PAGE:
International prize for Arabic fiction shortlist reveals 'tragedy of present-day Middle East'

Novels from Syria, Egypt, Lebanon, Morocco and the Palestinian territories in contention for prize worth $60,000

Bringing Raqqa back to life ... Syrian writer Shahla Ujayli’s novel A Sky Close to Our House was written in part to ease the author’s separation from her home city.
Bringing Raqqa back to life ... Syrian writer Shahla Ujayli’s novel A Sky Close to Our House was written in part to ease the author’s separation from her home city. Photograph: Reuters

From a Syrian novel about Islamic State’s occupation of Raqqa to an Egyptian dystopian thriller, six books that “address the tragedy of the present-day Middle East” have been shortlisted for the International prize for Arabic fiction.

Worth $60,000 (£41,000) to the winner, the annual award for prose fiction in Arabic is intended to “increase the international reach” of Arabic fiction, with previous winners including Bahaa Taher and Abdo Khal all going on to be translated into English.

This year, Syrian writer Shahla Ujayli makes the shortlist for A Sky Close to Our House, in which a Syrian woman looks back on her country’s past from her exile in Amman in Jordan, after Isis occupies her hometown of Raqqa.

“I was inspired to write it by the difficult circumstances which my country Syria is going through at this point in its history,” Ujayli told prize organisers.

“These have had a negative effect on Arabic life in general, with the rise in violence, terrorism, poverty and deprivation, and I was affected by all that on a personal level. My house in the city of Raqqa seemed suddenly very distant, since visiting it was all but impossible because of the war, and political and ethnic conflict. I wanted to bring that place back to life, by describing what was happening in the world and the history of the Middle East through its most significant events, offering a fictional vision of the relationships between ordinary individuals.”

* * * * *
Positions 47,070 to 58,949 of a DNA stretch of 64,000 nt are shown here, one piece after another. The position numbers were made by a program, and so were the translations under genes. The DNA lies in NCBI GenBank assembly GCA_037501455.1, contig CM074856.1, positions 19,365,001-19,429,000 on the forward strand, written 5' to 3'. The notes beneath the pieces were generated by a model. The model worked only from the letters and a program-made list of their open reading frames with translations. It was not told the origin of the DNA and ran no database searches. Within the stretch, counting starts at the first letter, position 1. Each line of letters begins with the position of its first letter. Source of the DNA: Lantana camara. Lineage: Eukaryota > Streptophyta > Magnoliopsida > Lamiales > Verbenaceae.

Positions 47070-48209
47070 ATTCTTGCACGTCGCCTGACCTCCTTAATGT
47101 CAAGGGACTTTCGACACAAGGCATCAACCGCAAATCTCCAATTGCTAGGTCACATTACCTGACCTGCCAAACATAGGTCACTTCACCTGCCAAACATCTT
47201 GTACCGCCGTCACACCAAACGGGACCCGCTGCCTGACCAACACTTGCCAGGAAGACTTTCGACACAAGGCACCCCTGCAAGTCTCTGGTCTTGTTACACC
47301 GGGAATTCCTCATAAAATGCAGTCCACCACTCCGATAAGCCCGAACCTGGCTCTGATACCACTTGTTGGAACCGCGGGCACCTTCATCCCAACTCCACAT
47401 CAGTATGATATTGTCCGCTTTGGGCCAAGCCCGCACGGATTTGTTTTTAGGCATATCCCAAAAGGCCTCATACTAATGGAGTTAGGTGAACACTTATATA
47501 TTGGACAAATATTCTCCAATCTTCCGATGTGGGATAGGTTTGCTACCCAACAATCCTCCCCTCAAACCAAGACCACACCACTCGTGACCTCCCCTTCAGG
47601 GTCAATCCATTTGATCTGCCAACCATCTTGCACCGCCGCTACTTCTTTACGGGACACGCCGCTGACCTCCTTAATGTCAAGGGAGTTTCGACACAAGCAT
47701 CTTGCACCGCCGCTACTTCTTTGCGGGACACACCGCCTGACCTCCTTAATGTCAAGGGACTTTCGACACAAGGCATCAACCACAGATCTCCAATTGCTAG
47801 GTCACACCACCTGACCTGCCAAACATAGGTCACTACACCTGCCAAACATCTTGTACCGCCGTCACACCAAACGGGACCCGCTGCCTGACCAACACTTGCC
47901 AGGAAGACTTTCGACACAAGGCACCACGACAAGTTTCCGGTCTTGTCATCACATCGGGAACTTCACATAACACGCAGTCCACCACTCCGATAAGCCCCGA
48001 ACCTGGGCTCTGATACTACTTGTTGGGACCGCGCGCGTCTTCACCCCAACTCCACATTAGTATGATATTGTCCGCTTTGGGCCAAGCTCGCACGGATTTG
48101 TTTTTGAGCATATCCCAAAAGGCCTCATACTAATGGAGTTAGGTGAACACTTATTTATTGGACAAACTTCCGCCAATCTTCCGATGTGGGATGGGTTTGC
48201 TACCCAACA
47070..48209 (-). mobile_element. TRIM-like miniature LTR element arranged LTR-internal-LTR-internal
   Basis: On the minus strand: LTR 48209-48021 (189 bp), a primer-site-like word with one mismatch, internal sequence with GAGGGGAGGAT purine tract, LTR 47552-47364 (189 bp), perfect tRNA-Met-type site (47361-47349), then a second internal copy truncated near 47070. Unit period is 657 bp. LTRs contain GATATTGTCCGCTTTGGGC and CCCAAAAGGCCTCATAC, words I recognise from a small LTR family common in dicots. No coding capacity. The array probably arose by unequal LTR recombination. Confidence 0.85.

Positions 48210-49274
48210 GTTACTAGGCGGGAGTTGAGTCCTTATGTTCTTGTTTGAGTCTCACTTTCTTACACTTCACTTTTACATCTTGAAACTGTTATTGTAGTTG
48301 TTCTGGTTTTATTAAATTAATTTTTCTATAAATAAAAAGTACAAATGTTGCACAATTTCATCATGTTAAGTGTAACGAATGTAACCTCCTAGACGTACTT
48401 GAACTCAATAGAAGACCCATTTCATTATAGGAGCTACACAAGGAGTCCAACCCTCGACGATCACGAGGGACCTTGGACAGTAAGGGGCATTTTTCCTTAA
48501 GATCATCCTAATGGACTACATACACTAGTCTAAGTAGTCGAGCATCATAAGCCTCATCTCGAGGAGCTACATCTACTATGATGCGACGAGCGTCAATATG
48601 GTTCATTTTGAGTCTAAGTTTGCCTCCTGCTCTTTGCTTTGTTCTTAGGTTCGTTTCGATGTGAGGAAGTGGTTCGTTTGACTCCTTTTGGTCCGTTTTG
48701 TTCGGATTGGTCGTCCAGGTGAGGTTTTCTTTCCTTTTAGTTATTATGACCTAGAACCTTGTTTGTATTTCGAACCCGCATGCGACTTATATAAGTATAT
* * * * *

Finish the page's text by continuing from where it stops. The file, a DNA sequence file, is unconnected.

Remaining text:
Two Palestinian writers are shortlisted for this year’s prize. Rabai al-Madhoun was picked for Destinies, a novel written in four parts looking at the Palestinian exodus from Israel in 1948, the holocaust, and the Palestinian right to return, and Mahmoud Shukair for Praise for the Women of the Family, a history of the Al-Abd al-Lat clan’s women, after they leave the desert and its Bedouin customs behind.

Egyptian Mohamed Rabie is shortlisted for Mercury, in which the novelist imagines an Egypt occupied by a mysterious power a decade after the police are defeated in Cairo on 28 January 2011.

The shortlist is completed with Lebanese writer George Yaraq’s The Guard of the Dead, in which a hospital undertaker dreads his past as a sniper during the Lebanese civil war coming out, and Moroccan Tareq Bakari’s debut, Numedia, about a Moroccan orphan and his relationships.

Emirati poet and academic Amina Thiban, chair of the judges, said the list “features a number of experimental works, which try out new ground as they explore the experiences of the individual and the larger concerns of the Arab world.

“The shortlisted novels are characterised by their innovative narrative forms and styles, which both question the heritage of the Arabic novel and address the tragedy of the present-day Middle East.”

The winner will be announced in Abu Dhabi on 26 April, with the six finalists all receiving $10,000, and the winner to be given a further $50,000.

The shortlist

Numedia by Tareq Bakari
Destinies by Rabai al-Madhoun
Mercury by Mohamed Rabie
Praise for the Women of the Family by Mahmoud Shukair
A Sky Close to Our House by Shahla Ujayli
The Guard of the Dead by George Yaraq